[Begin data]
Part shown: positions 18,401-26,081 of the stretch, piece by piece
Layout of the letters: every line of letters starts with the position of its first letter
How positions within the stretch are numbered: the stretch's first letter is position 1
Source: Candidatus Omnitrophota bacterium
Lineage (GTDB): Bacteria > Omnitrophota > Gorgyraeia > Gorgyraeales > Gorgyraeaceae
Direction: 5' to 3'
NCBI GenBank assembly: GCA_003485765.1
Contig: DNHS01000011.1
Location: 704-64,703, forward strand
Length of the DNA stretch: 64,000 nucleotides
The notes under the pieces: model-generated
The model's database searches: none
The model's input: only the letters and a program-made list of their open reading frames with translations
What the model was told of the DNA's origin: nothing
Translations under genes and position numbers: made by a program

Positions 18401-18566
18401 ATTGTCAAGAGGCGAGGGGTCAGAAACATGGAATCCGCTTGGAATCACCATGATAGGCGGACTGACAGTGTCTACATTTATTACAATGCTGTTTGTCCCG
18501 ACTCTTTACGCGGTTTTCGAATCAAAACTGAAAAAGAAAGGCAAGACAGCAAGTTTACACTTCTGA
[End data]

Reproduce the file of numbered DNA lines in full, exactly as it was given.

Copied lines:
Part shown: positions 18,401-26,081 of the stretch, piece by piece
Layout of the letters: every line of letters starts with the position of its first letter
How positions within the stretch are numbered: the stretch's first letter is position 1
Source: Candidatus Omnitrophota bacterium
Lineage (GTDB): Bacteria > Omnitrophota > Gorgyraeia > Gorgyraeales > Gorgyraeaceae
Direction: 5' to 3'
NCBI GenBank assembly: GCA_003485765.1
Contig: DNHS01000011.1
Location: 704-64,703, forward strand
Length of the DNA stretch: 64,000 nucleotides
The notes under the pieces: model-generated
The model's database searches: none
The model's input: only the letters and a program-made list of their open reading frames with translations
What the model was told of the DNA's origin: nothing
Translations under genes and position numbers: made by a program

Positions 18401-18566
18401 ATTGTCAAGAGGCGAGGGGTCAGAAACATGGAATCCGCTTGGAATCACCATGATAGGCGGACTGACAGTGTCTACATTTATTACAATGCTGTTTGTCCCG
18501 ACTCTTTACGCGGTTTTCGAATCAAAACTGAAAAAGAAAGGCAAGACAGCAAGTTTACACTTCTGA